We usually start with things like fresh salads, baked goat cheese, toasted breads, and so forth. The entrees range from pizza and pasta to duck to awesomely rare cuts of beef–my last trip (with my parents) I had the best flank steak of my life. Every thing is swimming in butter, of course, but it never feels like a mask for flavor–maybe something more like a foundation. The desserts are probably the most unique, with lots of fresh fruit incorporated into tarts, sorbets, and cakes. One dessert we had in prime citrus season was two unpeeled oranges and three figs–and it was such a perfect match of flavors.

I guess at some point if I really knew what I was talking about I would comment on the wine list, but we all know that would be absurd. They have… lots of wine! Of all sorts and colors. Usually we get a red one. I do like the local beer they keep on tap, which I can attest is always seasonal and yummy even if the selection is fairly narrow.

Prices are of course on the steep side, with entrees from $15-35 and a complete dinner for four hovering around $300 with all the accoutrements. But honestly the food is so great that it doesn’t seem unreasonable, and I’m sure they could keep the place full at twice the price. For a special event or just a reunion with good friends or family this place is awesome. Just be sure to call exactly a month ahead (that’s as far out as they take reservations) if you want that Saturday night spot.

The greatest song ever?

This weekend I set my self the task of finally, conclusively merging my music collection with Leslie’s. All told we’ve got about 11,500 tracks unique tracks, though it did take me most of the day to determine what parts of collections overlapped and which didn’t.

The ways we have come by our music differ drastically. I actually started with my collection of CDs (remember them?). I owned about 250 of them when I got to college and heard about MP3s. I spent my first winter break carefully ripping them all, with nice, uniform tags and metadata. I started to accumulate more music through swapping, mostly with people as careful as myself. Years went by, and I had my beautifully cared for collection, complete to a fault (why not have the complete Scorpions discography? I liked “Rock You Like a Hurricane”).

Then there was Leslie. In the free music orgy that was the honors dorm, she cherry picked the very best songs her friends and napster (and, later, limewire) had to offer. Unfortunately these little orphans didn’t come meticulously packaged like my music–sometimes the tracks weren’t tagged at all! So, I’m currently going through the merged collection, trying to repair all the songs with partial information. This must be done, for archival purposes, you see. Never let us forget that Sir Mix-a-lot’s classic “Baby Got Back” was issued on his 1992 masterpieceMac Daddy.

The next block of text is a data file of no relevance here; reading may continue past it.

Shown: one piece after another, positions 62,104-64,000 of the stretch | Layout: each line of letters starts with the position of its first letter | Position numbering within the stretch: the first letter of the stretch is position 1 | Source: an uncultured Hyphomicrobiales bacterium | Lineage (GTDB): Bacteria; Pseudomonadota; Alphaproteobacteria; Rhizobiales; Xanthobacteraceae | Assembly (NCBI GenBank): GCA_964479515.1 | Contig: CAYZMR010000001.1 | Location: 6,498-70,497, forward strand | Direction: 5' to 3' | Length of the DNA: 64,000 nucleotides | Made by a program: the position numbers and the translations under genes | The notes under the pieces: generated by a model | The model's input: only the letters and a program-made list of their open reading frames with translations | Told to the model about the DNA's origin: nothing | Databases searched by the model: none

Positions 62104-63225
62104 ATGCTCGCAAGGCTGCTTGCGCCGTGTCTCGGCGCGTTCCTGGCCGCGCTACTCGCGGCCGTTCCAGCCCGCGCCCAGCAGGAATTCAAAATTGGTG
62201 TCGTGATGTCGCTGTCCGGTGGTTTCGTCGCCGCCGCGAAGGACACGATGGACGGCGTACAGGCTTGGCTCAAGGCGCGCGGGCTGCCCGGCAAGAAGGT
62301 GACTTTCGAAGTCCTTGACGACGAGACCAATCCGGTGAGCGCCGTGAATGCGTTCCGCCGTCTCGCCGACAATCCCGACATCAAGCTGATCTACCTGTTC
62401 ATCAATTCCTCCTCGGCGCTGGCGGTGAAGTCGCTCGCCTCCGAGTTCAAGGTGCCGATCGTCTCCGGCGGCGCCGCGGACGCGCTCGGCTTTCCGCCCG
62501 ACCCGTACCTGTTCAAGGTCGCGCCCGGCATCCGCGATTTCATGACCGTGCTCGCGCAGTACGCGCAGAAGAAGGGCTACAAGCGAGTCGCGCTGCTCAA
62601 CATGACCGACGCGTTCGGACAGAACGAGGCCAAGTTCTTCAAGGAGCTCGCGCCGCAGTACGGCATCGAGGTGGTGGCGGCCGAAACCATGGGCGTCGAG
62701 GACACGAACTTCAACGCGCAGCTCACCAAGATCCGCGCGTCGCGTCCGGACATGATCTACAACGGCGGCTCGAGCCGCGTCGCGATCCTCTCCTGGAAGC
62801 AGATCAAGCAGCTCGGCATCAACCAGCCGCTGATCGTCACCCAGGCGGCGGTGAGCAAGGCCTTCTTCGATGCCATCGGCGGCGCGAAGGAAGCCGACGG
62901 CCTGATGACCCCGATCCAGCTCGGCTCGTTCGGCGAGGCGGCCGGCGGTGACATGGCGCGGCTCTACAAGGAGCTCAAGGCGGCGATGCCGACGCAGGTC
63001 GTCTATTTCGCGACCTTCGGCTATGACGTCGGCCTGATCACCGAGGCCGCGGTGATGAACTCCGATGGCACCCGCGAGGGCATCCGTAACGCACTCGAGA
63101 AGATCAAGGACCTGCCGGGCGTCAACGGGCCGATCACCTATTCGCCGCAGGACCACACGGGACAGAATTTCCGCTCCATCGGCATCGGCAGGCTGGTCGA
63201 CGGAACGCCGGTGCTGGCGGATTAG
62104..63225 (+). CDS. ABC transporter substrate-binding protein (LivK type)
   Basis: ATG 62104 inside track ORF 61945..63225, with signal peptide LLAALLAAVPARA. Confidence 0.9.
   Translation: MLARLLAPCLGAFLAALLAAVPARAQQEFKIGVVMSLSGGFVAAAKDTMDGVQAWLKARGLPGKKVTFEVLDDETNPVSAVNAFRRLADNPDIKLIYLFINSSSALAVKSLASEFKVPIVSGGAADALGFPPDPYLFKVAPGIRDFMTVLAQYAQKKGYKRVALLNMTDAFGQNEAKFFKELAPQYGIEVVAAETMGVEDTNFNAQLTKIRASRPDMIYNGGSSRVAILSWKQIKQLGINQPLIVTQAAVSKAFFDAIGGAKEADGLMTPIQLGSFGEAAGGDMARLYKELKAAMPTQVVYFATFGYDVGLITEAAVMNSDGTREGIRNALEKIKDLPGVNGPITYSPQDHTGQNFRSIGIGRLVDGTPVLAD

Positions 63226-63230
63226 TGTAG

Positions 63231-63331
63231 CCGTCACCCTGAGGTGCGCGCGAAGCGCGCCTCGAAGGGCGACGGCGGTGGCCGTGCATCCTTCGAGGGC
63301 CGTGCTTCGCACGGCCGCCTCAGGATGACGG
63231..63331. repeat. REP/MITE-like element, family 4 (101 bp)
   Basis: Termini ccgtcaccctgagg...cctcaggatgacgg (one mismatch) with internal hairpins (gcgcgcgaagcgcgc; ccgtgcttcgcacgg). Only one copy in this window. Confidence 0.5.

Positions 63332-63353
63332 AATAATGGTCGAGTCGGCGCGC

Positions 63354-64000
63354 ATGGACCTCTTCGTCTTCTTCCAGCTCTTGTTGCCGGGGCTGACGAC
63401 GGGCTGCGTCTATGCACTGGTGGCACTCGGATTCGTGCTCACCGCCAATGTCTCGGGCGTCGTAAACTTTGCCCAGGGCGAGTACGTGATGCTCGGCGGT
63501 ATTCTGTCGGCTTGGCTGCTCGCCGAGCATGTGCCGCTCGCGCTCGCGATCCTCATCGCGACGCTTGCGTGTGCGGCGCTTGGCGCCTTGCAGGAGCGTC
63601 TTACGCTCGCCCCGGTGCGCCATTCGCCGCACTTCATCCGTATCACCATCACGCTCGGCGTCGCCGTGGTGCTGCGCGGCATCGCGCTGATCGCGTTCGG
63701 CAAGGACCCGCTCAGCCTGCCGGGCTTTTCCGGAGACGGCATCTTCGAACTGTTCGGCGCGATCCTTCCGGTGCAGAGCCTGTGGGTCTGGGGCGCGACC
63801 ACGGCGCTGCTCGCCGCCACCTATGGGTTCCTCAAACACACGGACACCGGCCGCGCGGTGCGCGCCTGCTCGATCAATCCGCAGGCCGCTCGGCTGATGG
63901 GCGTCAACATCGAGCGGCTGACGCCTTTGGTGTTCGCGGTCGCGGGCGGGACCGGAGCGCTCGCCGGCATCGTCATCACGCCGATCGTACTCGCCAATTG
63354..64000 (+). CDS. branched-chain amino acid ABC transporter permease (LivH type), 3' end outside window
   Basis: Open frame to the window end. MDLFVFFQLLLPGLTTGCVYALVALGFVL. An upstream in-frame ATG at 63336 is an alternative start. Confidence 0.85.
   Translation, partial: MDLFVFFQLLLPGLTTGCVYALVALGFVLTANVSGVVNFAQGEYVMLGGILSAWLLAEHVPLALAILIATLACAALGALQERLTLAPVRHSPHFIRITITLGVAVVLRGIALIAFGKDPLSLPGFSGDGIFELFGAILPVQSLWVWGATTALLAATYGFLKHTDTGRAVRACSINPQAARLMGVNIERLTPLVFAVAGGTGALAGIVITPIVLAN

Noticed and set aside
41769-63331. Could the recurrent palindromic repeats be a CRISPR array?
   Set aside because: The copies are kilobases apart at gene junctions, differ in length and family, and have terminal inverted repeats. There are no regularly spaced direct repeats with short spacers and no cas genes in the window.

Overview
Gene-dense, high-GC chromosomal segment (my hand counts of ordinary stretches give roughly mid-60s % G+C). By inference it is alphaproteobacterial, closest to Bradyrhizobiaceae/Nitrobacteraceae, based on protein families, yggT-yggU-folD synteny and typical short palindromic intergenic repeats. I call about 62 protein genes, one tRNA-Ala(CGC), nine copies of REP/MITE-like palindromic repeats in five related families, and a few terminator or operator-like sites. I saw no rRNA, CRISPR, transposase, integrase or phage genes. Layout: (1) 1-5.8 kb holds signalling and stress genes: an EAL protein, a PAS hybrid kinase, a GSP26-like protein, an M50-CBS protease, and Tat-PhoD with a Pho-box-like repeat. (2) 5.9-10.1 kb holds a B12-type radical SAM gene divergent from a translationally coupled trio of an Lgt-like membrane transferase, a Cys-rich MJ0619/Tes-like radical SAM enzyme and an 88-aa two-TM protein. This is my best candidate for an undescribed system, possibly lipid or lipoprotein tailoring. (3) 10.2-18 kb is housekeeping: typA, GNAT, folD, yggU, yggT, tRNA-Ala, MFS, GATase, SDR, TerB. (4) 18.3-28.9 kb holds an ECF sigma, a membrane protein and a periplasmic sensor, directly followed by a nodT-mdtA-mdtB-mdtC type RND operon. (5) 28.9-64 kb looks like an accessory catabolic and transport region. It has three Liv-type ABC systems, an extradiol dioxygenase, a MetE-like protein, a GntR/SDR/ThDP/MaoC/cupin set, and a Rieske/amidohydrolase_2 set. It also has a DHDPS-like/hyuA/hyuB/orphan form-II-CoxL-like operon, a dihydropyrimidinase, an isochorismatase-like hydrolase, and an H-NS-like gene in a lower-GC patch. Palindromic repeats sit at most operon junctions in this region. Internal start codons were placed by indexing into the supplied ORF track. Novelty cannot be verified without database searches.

I have to share with you one song I found. The file name of the song is (all spelling lovingly preserved):

Dave Mathews Band, Phish, Guster, John Popper, Bela Fleck, Vic Wooten, Santana, Peter Greisar, Butch Taylor, Rusted Root, and Ben Harper – Two Step (live, rare).mp3

Sounds pretty amazing, huh? The song, when played, is the original version of the “Who’s the Boss?” theme.

the rigors of academic life

The fall semester is now in full swing. I’ve managed to stick with two of three of my intended academic classes (Machine Learning! Computational Geometry!). Problem sets have not hit yet; I predict they will begin to deal their damage in the middle of next week.

I upgraded my self one level of hardcore-ness in swimming to a class that is also earlier in the morning. The dull ache throughout my upper body serves as a reminder of labors past. The setting for the class really couldn’t be better, though: it’s at Hearst pool, an open air, second-story pool with a solid marble deck that looks out directly over rolling green hills of campus toward the bell tower. This has the pleasant effect of making me feel like I’m in some movie from the 1950s about social challenges facing kids today set against the backdrop of the swimming team that brings them all together. Come on, you can hear the voiceover.

Yesterday Les and I went for some retail therapy at IKEA. Our main intent was to replace the rug in our living room which, while rug-like and on the floor, satisfied virtually no other requirements as far as cleanliness, tastefulness, etc. We failed mostly in this endeavor, mostly because of our stinginess, but generated many incidental purchases that brought them that classic American feeling of comfort that can only come from consumer goods. I got a little shaving mirror attached to one of those scissor-arms, and we got several random things for around the kitchen that we simply can’t wait for our wedding guests to buy for us.